“I had thirteen one time hanging out of my car, bringing them home from a match, and the guards above at Childers Road stopped us. ‘Where are ye going?’ one of them roared at us. Luckily, one of our team managers was a guard and he was a great lad. He got on the phone and rang the guard who’d stopped us and he says, ‘Listen here! I know this man you’re after stopping and do no more about it. He’s taking children off the road.’”
As Brian Hinchy (one of those who joined in paying tribute this week) said, “Legends don’t come along too often but when two come at the same time that is to be cherished.”
• Granville Rangers FC players and coaches marching in Limerick’s St. Patrick’s Day Parade in 2022.
Did Granville Rangers improve the community?
The pair agreed, “It did”. Margaret continued: ‘We had sports days, different tournaments with different estates. and it occupied the children and they weren’t hanging around the streets. Most evenings we’d meet up, so it helped in that sense”
B: ‘When we were on the estates, all the children and all parents got involved and then they were all above in the hall. The Church hall every Sunday night, playing the Match of the Day music, all dressed up in their colours and playing. We had great tournaments”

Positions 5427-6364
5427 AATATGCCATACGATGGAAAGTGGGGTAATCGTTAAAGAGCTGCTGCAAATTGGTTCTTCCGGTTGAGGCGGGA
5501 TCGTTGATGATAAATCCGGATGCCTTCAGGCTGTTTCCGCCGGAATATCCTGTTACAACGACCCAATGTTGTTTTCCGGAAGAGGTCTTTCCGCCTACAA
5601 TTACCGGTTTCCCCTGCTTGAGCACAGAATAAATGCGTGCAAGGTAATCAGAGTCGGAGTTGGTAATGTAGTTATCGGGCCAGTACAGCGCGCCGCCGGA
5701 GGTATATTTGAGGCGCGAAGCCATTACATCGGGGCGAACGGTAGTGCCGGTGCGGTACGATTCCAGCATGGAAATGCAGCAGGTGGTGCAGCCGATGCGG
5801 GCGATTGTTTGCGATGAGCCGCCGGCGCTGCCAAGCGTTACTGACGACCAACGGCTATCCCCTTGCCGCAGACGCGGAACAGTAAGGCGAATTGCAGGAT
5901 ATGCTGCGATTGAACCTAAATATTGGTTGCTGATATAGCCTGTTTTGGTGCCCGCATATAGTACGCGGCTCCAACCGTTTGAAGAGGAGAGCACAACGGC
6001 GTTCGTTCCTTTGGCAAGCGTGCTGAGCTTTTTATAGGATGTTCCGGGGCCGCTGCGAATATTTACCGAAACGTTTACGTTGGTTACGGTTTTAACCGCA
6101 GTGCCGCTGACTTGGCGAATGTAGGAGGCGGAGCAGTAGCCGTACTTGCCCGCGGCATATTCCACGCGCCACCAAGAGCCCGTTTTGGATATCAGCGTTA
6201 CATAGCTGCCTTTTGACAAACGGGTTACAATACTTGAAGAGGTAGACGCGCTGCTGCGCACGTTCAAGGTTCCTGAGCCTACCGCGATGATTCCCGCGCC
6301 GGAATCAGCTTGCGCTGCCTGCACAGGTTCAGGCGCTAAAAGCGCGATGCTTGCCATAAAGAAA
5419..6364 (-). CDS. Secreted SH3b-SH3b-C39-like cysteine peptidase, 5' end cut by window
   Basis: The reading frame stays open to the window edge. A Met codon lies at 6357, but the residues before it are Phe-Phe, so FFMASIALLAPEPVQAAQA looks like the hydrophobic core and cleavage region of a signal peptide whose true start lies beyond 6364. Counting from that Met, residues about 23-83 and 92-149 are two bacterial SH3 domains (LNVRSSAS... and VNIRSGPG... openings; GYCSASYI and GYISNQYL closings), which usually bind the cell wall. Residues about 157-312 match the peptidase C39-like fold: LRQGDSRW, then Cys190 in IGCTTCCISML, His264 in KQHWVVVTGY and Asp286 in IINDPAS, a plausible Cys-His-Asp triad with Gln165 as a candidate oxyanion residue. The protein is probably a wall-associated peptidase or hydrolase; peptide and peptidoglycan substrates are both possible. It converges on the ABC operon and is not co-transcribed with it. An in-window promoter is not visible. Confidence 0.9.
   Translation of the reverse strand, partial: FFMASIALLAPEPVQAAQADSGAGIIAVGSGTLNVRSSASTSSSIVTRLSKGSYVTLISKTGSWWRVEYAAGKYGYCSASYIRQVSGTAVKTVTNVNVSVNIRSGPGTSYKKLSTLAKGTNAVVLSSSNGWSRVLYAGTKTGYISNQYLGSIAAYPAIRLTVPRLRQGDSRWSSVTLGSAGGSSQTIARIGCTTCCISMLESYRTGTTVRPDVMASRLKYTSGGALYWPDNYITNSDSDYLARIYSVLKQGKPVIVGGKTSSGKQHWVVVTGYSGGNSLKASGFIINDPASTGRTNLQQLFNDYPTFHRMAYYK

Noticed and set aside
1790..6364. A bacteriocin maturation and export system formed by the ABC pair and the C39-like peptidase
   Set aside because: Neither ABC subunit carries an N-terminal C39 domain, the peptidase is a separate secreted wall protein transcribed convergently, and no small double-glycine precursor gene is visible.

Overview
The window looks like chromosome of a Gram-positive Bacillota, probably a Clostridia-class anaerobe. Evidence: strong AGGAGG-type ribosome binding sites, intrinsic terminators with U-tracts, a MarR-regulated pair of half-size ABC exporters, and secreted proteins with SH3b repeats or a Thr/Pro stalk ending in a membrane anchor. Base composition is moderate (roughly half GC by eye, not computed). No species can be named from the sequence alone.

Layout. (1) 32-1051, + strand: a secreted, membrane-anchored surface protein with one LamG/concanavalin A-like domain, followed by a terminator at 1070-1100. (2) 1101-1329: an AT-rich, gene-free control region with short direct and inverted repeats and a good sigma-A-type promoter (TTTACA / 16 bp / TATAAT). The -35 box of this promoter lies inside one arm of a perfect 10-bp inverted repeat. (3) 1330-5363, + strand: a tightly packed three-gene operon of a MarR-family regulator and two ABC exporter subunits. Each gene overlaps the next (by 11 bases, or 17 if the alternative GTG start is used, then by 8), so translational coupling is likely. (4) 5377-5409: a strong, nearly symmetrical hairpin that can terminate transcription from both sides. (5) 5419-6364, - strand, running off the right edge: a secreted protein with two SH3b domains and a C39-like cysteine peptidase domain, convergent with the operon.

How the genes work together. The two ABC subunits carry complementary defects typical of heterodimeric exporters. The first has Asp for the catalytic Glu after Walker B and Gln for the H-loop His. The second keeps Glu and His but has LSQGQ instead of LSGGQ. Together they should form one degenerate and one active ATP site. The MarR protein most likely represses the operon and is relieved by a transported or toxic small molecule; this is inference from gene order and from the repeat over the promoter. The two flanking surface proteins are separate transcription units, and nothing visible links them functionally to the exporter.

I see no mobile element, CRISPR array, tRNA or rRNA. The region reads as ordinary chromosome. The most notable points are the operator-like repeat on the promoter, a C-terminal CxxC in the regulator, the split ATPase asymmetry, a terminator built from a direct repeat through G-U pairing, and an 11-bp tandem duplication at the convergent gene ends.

M: “They were all 5-a-side and all called different English teams; Liverpool, Man United, Man City and all that. And it ran for weeks and then it went to quarter finals, semi finals and finals.”
B: “And all the parents were there – it was great.”
M: “A brilliant atmosphere.”
• Above: Billy Grehan with silverware in 2020. John Quinlivan from Limerick said, “Billy saw us through the good and the bad times which is what sport is all about. They don’t make Billys like they used to.”How many girls’ soccer teams were there in limerick back then?
B: “Jesus there were very few wasn’t there?”
M: “Girls soccer is only there in the last 20 years that’s all. There was no competition for girls soccer there was only community games and almost every parish would have a girls soccer team in community games.”
Is there a Granville Rangers girls soccer team?
M: “Yes, just since last year.”